BOOK REVIEW News Weekly
Contemporary reporting of World War II
, November 22, 2014
THE NEW YORK TIMES COMPLETE WORLD WAR II:
1939-1945: All the Coverage from the Battlefields and the Home Front
Edited by Richard Overy
(New York: Black Dog & Leventhal)
Hardcover: 480 pages (+ CD-ROM)
Reviewed by Michael E. Daniel
Seventy-five years after the start of World War II one often wonders how the war was reported at the time in newspapers.
The New York Times Complete World War II gives readers a unique insight into how a major American newspaper, then regarded as one of the most reputable in the English-speaking world, reported the events of World War II as they unfolded.
The editor, Richard Overy, is an award-winning British historian who has published extensively on the history of German Nazism and World War II. He has taught at Cambridge and at King’s College, London.
The book provides some valuable pre-history of the milestones which led to war. It commences with the aftermath of World War I — the so-called war to end all wars — and reproduces an article reporting on the 1919 Treaty of Versailles, in which the victorious Allies imposed harsh reparations on Germany.
Other events covered in the book include Hitler’s unsuccessful attempt to seize power in Munich in 1923; the rise of the Nazi Party, which, as the 1930s economic slump took hold of Germany, greatly increased its representation in the Reichstag; Hitler’s appointment as German chancellor in 1933; and other events that ultimately led to Germany’s invasion of Poland in September 1939.
When reading the New York Times articles selected for this volume, one is struck by the general accuracy of the reports. This is despite the military censorship imposed during the war, and the difficulties the paper had to overcome in order to gain information, for example, on some of the campaigns waged by the Japanese against the Chinese.
In other instances, news reports followed hard on the heels of the action. For example, the Battle of Bardia in Libya (January 3-5, 1941) — noteworthy for being the first battle fought by Australian troops in World War II — was reported as early as January 6.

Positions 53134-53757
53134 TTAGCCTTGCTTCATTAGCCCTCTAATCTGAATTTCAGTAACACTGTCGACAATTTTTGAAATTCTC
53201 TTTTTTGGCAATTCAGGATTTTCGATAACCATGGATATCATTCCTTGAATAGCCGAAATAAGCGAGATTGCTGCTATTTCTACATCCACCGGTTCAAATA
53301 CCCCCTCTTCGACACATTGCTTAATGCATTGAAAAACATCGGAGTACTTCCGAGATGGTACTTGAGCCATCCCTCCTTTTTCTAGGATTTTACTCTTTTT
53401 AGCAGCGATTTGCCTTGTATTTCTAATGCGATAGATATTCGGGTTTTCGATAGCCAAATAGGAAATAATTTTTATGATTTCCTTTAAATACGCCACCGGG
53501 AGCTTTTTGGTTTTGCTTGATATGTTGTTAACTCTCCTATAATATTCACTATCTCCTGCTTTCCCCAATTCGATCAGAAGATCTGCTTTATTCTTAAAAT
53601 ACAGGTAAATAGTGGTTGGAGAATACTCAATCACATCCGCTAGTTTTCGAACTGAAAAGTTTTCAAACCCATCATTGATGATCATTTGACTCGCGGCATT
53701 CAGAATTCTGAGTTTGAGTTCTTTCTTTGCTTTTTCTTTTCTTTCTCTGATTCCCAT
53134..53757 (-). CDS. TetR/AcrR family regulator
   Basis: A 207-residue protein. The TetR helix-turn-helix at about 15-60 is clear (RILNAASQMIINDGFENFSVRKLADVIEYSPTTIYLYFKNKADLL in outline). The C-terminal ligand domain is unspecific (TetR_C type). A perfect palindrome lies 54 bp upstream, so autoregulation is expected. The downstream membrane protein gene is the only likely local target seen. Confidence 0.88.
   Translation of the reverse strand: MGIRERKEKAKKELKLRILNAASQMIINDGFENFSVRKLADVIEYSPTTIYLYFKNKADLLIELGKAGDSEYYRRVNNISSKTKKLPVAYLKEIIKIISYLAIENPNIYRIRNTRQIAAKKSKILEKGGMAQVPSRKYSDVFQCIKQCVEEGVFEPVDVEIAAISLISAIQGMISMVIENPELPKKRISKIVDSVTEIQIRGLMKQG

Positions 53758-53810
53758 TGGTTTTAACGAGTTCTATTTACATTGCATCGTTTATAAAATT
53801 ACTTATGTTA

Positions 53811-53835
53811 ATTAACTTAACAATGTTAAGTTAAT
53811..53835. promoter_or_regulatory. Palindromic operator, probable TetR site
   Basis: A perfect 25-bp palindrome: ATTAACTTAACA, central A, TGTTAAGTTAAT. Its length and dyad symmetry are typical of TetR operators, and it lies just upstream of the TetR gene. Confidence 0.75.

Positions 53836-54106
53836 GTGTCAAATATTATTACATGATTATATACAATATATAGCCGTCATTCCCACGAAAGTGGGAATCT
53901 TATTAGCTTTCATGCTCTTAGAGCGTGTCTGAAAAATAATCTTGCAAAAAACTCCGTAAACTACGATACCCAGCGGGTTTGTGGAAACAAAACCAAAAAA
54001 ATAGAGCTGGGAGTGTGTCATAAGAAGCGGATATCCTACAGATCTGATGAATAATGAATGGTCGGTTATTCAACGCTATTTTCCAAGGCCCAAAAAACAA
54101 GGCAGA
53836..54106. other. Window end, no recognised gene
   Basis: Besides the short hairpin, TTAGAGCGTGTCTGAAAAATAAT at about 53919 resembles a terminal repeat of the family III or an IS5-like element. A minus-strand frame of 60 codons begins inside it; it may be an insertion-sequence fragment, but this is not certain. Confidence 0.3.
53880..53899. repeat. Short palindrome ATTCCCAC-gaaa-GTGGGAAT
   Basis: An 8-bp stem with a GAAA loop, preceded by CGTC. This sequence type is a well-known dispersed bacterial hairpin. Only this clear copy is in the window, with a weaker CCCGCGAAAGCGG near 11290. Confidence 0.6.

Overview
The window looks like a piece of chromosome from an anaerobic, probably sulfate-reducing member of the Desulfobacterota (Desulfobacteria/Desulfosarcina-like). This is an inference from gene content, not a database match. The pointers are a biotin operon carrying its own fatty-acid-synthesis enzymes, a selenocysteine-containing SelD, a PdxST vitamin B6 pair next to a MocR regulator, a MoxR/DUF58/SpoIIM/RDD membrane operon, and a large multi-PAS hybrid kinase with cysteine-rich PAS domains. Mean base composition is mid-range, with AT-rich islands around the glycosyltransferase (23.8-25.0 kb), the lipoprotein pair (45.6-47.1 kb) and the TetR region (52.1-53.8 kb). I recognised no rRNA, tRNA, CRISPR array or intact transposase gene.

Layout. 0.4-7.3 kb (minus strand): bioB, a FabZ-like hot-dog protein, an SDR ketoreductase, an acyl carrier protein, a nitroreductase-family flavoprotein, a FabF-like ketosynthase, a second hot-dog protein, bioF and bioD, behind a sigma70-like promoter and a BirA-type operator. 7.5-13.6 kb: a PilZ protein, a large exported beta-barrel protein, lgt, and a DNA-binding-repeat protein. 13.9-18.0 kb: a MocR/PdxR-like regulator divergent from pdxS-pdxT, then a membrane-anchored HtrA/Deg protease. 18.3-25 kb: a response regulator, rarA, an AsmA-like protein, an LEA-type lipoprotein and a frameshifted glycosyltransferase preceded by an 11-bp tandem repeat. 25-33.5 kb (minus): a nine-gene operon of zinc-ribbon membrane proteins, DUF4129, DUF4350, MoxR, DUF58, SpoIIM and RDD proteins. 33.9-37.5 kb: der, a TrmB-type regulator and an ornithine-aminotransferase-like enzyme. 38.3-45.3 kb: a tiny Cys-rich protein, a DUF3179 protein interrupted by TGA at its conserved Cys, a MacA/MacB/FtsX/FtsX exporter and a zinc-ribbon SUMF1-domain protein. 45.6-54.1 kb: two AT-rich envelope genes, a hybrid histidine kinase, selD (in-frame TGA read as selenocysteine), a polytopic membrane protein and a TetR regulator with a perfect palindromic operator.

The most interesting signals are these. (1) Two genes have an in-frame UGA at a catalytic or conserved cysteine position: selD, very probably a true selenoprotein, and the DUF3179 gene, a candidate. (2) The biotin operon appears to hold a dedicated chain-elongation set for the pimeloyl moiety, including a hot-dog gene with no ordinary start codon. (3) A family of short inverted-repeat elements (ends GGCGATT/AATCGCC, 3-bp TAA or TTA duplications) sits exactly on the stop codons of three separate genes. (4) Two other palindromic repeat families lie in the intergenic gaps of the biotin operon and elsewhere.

Perhaps by coincidence (or design), on the eve of this battle, on January 2, the New York Times reported a statement by a British official, C.J. Radcliffe, the then acting controller of the press and censorship divisions of the Ministry of Information, that the aim of censorship was to deny the enemy access to information that could aid him.
Given the need for censorship, it is surprising that American newspapers were allowed to cover such things as the training of Native American Navajo First Peoples — who live in the south-western United States, particularly in Arizona and New Mexico — as signallers, so that they could communicate in their native language (and therefore speed up communication, as there was no need to encrypt and decrypt messages).
Once this was reported in the press, the Japanese would immediately have become aware of it.
What is surprising is that newspapers, despite their difficulties in obtaining certain information, were able to report as much as they did.
For instance, in December 1940, the New York Times published the first report of the Nazis rounding up the Jews of Warsaw and confining them to the city’s Ghetto.
Although this particular report did not describe the horrible conditions the Jews were forced to endure, it was part of a broader series of articles, included in this anthology, which educated its readership about the Nazis’ mistreatment and persecution of Jews, dating from Hitler’s accession to power in 1933.
On November 25, 1942, a New York Times article published shocking details of the mass murder of Jews, and the names of some of the death camps in occupied Poland.
The reader can readily follow the progress of important battles by consulting the maps provided in this volume.
Dr Overy, in his introduction, notes that the New York Times had a deliberate policy of not publishing graphic photos of, for example, British civilians killed in the Blitz.
Some of the articles are amusing, notably, one published on October 10, 1939, warning Americans of a likely shortage of Scotch whisky, should German U-boats attack two particular cargo ships then en route to the United States!
This large coffee-table-style book comes with a CD-ROM containing all 98,367 New York Times articles on the war, unabridged. The disk is compatible with Microsoft computers.
The size of this book might at first appear daunting to the reader. That having been said, the book’s contents are so absorbing that even if you only open it at random, let alone look up specific details of battles or incidents in World War II, you will find the book very hard to close again.
Michael E. Daniel is a Melbourne-based writer.